The sale or renting out of films within South Africa is regulated by the Films and Publications Act, 1996 (the Act). In terms of section 18(1A) of the Act, any person who wants to sell or rent out films must register with the Film and Publication Board (the Board) as a distributor of films. Any person who sells or rents out films without being registered with the Board would be guilty of an offence under section 24A(1)of the Act.

Who appoints examiners and what are their qualifications?

Chief examiners and examiners are appointed by the Minister responsible for the Board. Appointments are, generally, made from a list of candidates nominated by the public. Examiners must have knowledge or experience in one or more of such matters as community development, education, psychology, religion, law, drama, literature, communication science, photography, cinematography, gender issues and childrens’ rights. The panel of examiners must also be broadly representative of the South African community in terms of ethnicity, age, religion and gender.

Who decides on how a film should be classified?

Films are examined for classification by a classification committee, consisting, usually, of a chief examiner and two examiners, appointed from a panel of examiners. Classification committees examine films against the Constitution, the Act and publicly-approved guidelines. The guidelines not only identify classifiable elements, such as strong language, violence, sex, nudity and racial, gender or religious prejudice, but also establish, as far as it is possible to assess, generally-accepted standards or levels of tolerance of the South African community of the identified classifiable elements. The more frequent and intense the classifiable element, such as violence, for instance, the higher the age-rating imposed on that film. In other words, restrictions on who may or may not be allowed to watch a film would depend on the frequency and intensity of classifiable elements in a particular film.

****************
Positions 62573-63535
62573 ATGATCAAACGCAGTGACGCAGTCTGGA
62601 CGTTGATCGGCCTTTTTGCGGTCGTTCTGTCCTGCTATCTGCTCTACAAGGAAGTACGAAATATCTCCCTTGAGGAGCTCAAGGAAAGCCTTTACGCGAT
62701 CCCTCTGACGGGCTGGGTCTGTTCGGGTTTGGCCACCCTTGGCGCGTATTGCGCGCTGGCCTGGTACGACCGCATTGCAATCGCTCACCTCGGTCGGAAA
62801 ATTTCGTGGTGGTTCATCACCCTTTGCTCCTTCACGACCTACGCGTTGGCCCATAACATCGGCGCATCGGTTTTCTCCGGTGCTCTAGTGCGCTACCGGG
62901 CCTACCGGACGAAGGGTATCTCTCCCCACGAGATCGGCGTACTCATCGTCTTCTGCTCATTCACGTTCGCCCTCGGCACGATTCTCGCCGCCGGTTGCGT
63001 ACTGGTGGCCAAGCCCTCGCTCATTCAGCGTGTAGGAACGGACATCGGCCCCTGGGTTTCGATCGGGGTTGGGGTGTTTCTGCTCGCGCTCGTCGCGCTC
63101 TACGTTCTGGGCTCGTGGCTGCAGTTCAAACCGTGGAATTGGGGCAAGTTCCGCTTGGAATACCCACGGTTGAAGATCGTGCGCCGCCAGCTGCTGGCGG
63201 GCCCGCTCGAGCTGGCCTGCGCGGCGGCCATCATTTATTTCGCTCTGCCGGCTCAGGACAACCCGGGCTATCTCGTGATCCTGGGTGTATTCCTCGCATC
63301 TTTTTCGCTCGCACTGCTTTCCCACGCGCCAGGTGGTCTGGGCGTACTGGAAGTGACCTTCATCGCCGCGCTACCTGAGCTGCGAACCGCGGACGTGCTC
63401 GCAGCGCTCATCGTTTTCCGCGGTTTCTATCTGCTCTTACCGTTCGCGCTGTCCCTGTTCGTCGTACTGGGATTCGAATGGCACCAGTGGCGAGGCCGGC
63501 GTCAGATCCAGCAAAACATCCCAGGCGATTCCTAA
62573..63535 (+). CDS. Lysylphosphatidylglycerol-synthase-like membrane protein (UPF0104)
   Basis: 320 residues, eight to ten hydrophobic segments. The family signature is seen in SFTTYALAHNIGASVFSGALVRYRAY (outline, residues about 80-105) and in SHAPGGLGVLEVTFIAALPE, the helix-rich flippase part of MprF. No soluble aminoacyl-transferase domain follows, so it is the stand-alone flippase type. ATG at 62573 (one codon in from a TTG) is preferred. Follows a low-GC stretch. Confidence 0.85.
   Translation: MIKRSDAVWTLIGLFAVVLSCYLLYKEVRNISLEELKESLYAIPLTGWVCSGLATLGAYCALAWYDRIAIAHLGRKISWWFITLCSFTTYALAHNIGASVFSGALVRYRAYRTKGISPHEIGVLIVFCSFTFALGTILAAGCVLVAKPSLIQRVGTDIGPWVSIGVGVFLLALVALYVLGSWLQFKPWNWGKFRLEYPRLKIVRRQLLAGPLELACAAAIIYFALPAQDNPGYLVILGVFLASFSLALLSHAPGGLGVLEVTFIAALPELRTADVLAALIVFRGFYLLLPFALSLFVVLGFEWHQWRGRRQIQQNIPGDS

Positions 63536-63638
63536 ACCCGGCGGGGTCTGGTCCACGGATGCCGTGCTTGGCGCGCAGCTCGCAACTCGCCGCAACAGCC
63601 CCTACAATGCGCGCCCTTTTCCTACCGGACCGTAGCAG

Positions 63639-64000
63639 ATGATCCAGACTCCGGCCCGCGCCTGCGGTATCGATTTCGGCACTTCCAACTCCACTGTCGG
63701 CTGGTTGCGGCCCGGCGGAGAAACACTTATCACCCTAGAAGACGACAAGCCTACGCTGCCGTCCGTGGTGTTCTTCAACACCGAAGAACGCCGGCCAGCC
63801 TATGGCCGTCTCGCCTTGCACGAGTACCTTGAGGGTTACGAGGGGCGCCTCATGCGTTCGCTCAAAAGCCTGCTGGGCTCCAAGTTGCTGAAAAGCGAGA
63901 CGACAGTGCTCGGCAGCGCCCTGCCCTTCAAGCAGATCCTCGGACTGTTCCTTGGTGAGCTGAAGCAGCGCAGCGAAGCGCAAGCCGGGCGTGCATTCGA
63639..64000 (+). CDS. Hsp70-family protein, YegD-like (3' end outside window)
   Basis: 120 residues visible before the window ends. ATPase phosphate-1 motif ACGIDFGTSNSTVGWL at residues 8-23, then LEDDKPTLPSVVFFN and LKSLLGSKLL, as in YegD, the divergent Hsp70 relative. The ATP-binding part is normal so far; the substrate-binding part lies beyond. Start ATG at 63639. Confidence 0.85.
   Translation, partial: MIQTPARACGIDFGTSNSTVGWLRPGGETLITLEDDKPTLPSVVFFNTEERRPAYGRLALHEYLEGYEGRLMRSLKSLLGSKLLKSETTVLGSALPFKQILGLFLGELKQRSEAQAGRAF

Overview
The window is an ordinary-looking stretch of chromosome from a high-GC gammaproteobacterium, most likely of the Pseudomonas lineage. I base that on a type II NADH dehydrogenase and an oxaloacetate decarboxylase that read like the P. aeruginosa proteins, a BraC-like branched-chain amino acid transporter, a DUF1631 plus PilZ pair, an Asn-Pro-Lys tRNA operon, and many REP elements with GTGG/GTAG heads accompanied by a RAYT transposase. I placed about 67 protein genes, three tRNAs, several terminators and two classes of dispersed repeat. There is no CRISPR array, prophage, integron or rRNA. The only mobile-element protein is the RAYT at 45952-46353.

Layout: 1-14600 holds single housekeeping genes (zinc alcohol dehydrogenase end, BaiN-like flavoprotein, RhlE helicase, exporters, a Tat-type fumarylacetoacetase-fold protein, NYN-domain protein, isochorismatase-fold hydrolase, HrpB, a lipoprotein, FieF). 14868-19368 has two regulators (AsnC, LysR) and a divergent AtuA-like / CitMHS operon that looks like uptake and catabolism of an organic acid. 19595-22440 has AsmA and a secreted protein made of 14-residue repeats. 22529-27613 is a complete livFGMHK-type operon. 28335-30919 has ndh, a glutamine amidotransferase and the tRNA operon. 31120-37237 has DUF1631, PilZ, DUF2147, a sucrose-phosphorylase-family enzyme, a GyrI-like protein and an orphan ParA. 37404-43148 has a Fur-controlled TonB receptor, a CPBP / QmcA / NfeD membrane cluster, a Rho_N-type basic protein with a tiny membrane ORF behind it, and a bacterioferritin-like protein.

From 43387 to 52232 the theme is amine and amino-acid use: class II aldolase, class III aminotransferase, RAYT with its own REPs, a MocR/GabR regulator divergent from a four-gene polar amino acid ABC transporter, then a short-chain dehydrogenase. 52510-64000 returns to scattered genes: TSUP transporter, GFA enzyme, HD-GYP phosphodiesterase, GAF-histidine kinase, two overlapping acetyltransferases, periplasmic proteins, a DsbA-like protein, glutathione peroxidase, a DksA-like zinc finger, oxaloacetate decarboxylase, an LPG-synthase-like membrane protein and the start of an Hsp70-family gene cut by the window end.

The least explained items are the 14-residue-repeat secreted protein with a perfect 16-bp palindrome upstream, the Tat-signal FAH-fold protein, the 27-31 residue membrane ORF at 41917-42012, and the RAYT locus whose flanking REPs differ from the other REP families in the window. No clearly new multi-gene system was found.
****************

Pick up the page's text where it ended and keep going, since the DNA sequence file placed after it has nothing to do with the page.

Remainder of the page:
Who decides on the criteria that is used to classify a film?

The Board has established a set of guidelines which examiners use to determine what is inappropriate, potentially disturbing or harmful to children in particular age groups. These guidelines are based on national and international research on child development, the effects of the media on children and on standards or levels of tolerance of certain materials generally accepted by the South African community, as indicated in the response from the public to the guidelines published each year for comments and representations. Guidelines are also informed, where appropriate, by the criteria and guidelines used by similar bodies in other parts of the world. Guidelines used by the Board are sensitive not only to fundamental rights and freedoms of all South Africans and South African culture but also to the aspirations of Government towards the establishment of a human-rights based democracy in South Africa. Since the guidelines are published each year and refreshed on the basis of public comments and representations, it would not be incorrect to say that the criteria used by the Board is determined to a large extent by the South African public.

Why do we need a classification board?

In the words of Parliament, it is necessary to provide for a “…..system of classification of films and publications to provide a clear balance between the constitutional rights of adults to choose what they want to watch, view or read, and the duty to protect people, particularly children and women, from exposure to harm-resulting forms of violence, sexually explicit films and publications”.

The Film and Publication Board helps you make informed choices about whether or not a particular film is appropriate for your children or even for yourself. Films are examined against a set of guidelines which identify such classifiable elements as strong language, violence, sex, nudity, drug abuse, criminal techniques and racial, gender or religious prejudice. The Board then alerts the public, through age-restriction and consumer advice, about the frequency and intensity of these classifiable elements in a particular film. This is the practical application of the Board’s motto “We inform, you choose”.